At age 29, I was about to quit my writing job for the greener pastures of motherhood and freelancing (little did I know). Along with handing in my resignation, I wanted to tell my boss exactly what I thought of his autocratic management style. (I survived the job because of two co-workers, one of whom remains my best friend.) Fortunately, I often commuted with a wise “older” woman, the mother of two successful adult children. When I told her about my planned parting salvo, she urged me to resist, explaining, “The first six months and the last six months of any job should be your best so you wow them when you go in and make them sorry to see you leave. Also you never know when you need a reference!”
I heeded her advice and over the years passed it on to my children and my students. However, I fear that social media have made that advice obsolete as evidenced by two recent viral videos posted by millennials, one seeking work and the other quitting. The videos prove to be cautionary tales, not only to pass along to our adult children, but also for we Baby Boomers who must navigate carefully through a changing workplace populated by millennials with a compelling need to share everything online.
We all are aware the privacy is fast disappearing, from Big Brother NSA to Facebook posts. But is nothing private? The job-seeker tale begins with Diana Mekota, a 26-year-old planning to move to Cleveland, who wanted to access a local online jobs bank run by marketing professional Kelly Blazek. She contacted Ms. Blazek via LinkedIn, receiving in reply what CNN called a “verbal smack down.”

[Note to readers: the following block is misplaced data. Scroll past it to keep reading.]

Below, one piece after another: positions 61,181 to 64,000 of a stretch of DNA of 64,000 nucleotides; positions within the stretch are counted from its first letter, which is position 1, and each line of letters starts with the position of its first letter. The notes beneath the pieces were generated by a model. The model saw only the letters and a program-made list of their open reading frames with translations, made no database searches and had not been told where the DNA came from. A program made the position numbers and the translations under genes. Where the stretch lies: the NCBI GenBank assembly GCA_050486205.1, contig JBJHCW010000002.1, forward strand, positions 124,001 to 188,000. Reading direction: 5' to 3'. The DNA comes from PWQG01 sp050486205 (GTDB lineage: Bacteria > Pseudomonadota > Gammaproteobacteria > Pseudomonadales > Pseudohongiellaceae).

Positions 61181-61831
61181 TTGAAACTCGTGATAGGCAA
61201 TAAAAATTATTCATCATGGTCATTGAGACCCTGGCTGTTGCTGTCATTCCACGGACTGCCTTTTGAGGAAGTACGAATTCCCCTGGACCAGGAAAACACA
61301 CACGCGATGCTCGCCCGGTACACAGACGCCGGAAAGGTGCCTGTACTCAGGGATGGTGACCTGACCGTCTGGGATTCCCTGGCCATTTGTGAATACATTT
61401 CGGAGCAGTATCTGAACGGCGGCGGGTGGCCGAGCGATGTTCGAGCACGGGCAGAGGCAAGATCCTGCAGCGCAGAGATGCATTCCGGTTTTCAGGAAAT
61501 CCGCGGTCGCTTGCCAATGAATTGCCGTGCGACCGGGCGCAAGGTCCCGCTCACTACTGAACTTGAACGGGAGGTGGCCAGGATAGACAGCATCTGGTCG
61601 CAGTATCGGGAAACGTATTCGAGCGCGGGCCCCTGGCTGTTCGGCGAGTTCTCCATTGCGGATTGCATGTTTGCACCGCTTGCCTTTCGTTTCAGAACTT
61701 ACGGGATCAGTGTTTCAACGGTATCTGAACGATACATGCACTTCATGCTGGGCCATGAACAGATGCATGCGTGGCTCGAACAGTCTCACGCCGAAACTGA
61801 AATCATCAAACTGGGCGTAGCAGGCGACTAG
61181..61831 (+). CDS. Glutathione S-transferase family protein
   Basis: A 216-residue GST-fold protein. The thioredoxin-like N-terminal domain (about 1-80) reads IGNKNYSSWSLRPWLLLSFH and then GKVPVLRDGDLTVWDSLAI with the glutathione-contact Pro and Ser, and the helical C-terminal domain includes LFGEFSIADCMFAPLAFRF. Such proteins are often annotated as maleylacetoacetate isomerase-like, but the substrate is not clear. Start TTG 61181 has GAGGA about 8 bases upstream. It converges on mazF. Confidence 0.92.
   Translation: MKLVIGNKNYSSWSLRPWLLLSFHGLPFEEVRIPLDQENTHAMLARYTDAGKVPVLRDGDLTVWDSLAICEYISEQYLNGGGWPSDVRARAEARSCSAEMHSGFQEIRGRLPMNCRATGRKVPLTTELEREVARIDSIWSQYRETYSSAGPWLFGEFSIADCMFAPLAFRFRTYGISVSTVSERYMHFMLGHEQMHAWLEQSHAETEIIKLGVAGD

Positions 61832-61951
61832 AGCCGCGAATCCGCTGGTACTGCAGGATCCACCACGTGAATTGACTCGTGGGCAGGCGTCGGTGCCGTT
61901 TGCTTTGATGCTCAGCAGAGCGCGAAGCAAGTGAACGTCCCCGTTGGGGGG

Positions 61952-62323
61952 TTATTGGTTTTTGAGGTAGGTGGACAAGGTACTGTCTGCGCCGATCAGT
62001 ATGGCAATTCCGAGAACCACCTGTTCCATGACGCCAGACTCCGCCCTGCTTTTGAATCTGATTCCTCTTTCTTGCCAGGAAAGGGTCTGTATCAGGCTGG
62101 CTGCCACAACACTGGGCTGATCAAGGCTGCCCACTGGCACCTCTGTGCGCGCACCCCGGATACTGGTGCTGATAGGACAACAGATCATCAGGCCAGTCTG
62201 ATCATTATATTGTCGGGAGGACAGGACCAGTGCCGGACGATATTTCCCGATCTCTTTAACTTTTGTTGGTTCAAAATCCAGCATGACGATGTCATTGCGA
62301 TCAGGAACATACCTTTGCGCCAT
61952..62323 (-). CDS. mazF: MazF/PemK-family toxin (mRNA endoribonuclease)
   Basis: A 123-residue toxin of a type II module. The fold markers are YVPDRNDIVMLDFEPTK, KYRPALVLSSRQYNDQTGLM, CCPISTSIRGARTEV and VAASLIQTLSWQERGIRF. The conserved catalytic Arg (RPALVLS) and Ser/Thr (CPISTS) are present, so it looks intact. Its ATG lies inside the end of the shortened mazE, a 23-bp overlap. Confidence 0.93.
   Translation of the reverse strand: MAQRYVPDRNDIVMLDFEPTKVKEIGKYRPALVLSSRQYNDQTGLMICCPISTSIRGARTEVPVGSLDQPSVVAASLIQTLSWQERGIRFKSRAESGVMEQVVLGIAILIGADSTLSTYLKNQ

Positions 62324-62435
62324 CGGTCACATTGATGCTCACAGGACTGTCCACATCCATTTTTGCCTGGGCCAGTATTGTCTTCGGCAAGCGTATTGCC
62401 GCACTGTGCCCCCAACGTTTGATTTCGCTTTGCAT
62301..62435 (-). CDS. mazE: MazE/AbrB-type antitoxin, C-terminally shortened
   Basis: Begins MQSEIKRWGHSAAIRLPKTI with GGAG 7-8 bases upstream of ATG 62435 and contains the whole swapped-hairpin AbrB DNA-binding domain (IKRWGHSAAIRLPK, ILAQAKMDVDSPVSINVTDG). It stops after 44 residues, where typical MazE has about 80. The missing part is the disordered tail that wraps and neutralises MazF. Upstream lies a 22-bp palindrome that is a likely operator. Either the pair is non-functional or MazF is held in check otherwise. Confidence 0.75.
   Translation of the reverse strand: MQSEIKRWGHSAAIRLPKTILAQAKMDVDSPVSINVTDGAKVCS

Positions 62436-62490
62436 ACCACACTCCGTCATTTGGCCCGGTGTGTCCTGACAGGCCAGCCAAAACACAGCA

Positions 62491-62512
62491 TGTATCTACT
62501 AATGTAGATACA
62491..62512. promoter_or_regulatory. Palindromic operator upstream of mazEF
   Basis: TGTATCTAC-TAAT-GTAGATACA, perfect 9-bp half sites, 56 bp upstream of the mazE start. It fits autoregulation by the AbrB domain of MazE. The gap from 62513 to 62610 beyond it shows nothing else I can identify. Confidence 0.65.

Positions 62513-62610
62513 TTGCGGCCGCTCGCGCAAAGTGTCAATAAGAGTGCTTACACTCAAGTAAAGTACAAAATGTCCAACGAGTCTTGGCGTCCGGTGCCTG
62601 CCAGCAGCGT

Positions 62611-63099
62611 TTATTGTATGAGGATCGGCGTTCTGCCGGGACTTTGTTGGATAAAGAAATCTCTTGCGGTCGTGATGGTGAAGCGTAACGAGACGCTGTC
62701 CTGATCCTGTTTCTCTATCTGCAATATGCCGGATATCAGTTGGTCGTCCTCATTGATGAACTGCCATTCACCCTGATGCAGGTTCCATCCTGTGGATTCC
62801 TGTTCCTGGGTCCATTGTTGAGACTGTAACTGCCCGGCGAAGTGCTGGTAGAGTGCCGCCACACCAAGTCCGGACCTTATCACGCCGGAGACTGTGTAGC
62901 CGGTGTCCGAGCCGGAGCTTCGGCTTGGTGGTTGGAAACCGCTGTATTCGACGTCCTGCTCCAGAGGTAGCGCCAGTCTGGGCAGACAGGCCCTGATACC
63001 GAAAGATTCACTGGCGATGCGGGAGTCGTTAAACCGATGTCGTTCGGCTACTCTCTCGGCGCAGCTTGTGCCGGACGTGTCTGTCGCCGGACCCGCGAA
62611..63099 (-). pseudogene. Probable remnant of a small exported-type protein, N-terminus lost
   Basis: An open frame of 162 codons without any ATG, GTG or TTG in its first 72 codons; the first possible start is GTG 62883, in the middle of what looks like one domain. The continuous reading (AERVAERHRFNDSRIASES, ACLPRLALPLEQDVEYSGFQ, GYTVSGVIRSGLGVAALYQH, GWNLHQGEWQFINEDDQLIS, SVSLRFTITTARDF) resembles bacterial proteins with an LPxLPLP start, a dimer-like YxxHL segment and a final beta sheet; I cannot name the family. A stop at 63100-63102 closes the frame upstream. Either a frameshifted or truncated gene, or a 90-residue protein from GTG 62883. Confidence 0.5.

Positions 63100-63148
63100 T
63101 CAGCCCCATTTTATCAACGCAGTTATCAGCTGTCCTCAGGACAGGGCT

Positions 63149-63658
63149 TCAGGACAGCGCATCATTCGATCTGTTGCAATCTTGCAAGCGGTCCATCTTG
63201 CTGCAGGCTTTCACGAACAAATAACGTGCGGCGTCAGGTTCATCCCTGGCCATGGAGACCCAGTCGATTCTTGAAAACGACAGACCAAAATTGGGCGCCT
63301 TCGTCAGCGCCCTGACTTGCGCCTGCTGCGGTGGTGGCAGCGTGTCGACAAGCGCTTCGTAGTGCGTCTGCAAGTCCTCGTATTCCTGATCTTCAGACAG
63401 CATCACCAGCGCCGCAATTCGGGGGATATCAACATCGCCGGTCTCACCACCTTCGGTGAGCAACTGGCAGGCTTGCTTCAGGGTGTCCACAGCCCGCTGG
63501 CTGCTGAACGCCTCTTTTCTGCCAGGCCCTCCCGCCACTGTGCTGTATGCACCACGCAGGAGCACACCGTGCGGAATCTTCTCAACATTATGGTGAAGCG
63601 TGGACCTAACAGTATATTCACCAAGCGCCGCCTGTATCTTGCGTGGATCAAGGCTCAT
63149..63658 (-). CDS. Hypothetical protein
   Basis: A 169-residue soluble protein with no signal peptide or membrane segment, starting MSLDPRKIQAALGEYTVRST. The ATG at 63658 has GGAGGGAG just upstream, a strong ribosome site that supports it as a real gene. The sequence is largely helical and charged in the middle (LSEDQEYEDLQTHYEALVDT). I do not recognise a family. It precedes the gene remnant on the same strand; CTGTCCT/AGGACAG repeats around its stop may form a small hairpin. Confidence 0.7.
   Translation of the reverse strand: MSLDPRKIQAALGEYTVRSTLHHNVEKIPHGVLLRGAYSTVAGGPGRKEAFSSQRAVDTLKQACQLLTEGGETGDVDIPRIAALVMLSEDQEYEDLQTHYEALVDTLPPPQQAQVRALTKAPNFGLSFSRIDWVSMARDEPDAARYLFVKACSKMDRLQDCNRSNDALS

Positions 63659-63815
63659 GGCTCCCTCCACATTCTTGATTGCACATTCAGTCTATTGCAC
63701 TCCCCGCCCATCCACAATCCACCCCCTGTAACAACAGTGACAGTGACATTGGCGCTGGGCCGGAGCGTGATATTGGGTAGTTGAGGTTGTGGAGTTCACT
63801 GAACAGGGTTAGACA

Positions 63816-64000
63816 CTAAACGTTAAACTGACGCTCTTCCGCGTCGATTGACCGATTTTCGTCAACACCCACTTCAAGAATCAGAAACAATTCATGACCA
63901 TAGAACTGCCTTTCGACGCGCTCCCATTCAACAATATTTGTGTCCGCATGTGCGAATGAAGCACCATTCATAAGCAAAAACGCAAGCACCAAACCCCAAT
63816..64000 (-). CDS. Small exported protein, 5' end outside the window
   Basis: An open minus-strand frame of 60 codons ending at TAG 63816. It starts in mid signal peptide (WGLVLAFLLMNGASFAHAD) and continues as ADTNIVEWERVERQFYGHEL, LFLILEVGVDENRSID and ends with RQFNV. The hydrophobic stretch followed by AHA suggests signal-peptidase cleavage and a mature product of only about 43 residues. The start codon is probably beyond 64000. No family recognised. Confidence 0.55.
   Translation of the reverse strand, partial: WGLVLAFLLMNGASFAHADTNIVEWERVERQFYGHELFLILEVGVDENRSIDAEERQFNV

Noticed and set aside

“Your invite to connect is inappropriate, beneficial only to you, and tacky,”Ms. Blazek wrote. ”Wow, I cannot wait to let every 26-year-old jobseeker mine my top-tier marketing connections to help them land a job.”
Yikes! Perhaps Baby Boomer Blazek was having a really bad day. Obviously there were better ways to handle the request, even ignoring it. The plot thickens when Ms. Mekota did not take the rejection quietly. In true millennial style, she posted the email on an online message board where it quickly went viral on Reddit and Buzzfeed. Ms. Blazek has apologized and has since deleted her social media sites, learning the lesson that when it comes to GenY never to put in an email anything you wouldn’t want shared.
The internet buzzed with reaction, and while most commenters agreed that a LinkedIn request did not warrant such a rejection, others questioned whether the resulting post was a smart move by a job seeker. In a CNN interview, Marian Salzman, the CEO of Havas PR, applauded Ms. Mekota’s initiative in trying to make a job connection but not her next move, saying, “Once the rejection got posted it made me very nervous. …Just let it go, not let’s share it with the whole world and turn it into a cause celeb.”
Sharing online is a standard practice for a generation that lives in cyberspace, and the truly savvy millennial knows how to make cyberspace work for her as evidenced by 20-something Marina Shrifrin. Last fall, she announced that she was quitting her job in a video that went viral and garnered more than 11 million views. [click to continue…]